Very little is known about the fate of the Arbeitseinsatz. They were put to work in Germany. They returned from “the enemy’s country” with the most varied experiences. One had been undernourished doing heavy digging work in the freezing cold and spoke of “working like a slave. Another recalled that he ‘wouldn’t have wanted to miss it for anything’. Many men experienced heavy bombing and were terrified in the shelters.

 

What memories did the men pass on and what did they prefer to keep quiet about? Renske Krimp-Schraven spoke to dozens of workers and read hundreds of diaries and memoirs. In the end, she conducted a total of 51 interviews. In her book Tewerkgesteld she brings the experiences of the Arbeitseinsatz to life and makes clear how Dutch society and the men themselves dealt with this painful history.

 

Renske Krimp-Schraven is a historian and is working as a researcher on a joint research project of the National Committee for May 4 and 5 and the NIOD Institute for War, Holocaust and Genocide Studies on the memory of Dutchmen who were put to work as part of the Arbeitseinsatz.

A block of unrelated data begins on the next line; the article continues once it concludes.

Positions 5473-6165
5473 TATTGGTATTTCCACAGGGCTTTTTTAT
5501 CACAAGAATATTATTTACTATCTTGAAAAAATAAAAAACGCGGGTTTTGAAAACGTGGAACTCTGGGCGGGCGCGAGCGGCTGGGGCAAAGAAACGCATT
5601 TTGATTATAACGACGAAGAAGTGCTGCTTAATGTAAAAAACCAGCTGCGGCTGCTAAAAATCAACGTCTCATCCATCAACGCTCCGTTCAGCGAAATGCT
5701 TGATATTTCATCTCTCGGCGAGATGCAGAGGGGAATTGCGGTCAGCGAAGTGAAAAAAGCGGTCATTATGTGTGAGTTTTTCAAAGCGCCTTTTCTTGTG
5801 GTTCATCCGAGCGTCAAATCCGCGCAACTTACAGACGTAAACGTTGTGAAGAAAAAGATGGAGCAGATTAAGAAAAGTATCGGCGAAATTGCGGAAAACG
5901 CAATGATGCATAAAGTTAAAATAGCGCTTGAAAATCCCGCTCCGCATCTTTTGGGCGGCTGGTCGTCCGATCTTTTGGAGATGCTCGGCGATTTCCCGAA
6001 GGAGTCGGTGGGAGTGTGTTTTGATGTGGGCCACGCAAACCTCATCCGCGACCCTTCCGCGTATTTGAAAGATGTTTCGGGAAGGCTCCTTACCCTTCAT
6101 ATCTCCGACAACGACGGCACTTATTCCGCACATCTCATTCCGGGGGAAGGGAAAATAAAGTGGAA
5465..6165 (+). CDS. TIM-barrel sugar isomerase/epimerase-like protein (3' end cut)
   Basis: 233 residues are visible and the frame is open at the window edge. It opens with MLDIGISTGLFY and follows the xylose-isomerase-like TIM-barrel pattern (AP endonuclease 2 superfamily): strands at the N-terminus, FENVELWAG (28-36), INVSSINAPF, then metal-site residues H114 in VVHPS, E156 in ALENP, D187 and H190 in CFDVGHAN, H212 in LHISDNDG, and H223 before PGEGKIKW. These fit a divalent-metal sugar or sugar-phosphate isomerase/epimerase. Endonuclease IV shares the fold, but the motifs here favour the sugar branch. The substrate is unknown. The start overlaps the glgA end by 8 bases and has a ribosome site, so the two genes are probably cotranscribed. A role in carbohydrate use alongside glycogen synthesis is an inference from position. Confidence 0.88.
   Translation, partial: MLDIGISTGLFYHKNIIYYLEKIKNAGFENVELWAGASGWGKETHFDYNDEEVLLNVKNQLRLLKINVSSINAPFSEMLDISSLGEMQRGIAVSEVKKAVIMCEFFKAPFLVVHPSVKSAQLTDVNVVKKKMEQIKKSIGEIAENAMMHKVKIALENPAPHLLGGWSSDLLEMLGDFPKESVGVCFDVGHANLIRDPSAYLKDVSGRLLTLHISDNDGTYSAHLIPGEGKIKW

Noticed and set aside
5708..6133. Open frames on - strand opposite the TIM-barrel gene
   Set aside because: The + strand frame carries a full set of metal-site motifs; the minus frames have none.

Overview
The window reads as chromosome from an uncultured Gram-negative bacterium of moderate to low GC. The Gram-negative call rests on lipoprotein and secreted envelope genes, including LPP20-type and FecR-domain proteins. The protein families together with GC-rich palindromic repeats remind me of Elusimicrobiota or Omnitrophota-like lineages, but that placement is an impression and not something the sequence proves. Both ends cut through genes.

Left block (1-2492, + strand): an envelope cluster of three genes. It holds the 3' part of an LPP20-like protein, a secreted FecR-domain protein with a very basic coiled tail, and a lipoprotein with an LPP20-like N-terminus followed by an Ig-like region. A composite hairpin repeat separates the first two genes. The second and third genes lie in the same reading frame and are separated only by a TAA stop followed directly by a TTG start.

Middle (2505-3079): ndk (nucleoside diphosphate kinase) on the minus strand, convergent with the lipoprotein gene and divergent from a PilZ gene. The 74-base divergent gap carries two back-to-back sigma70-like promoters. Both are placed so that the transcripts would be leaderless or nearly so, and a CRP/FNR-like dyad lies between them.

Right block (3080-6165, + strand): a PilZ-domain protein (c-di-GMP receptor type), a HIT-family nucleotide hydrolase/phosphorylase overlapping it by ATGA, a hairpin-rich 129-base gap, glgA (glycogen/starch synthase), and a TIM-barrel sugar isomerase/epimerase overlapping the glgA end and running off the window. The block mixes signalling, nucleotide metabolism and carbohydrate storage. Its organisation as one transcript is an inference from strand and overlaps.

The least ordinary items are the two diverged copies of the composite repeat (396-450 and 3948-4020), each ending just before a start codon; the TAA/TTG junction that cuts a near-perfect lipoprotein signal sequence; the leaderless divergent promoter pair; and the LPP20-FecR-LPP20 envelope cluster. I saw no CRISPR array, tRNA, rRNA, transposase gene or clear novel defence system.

See the presentation of her book

And an interview from the NPO with the author

Feminist Film Collective Cinemien

Vrouwen van 'Cinemien', in het Filmmuseum © Bertien van Manen, 1981

Organisation:

Eye Filmmuseum

Granted by: 

NWO Museum Grants

At Eye Filmmuseum, Gerdien Smit uses oral history to investigate the early years of Feminist Film Collective Cinemien, which was founded in Amsterdam during the heyday of the second feminist wave.

 

Cinemien felt there were too few women working in film production, distribution and screening. Through the acquisition and distribution of women’s films, they wanted not only to improve the position of women directors, but also to counterbalance the stereotypical female image in mainstream films, and to help raise awareness of women’s film culture.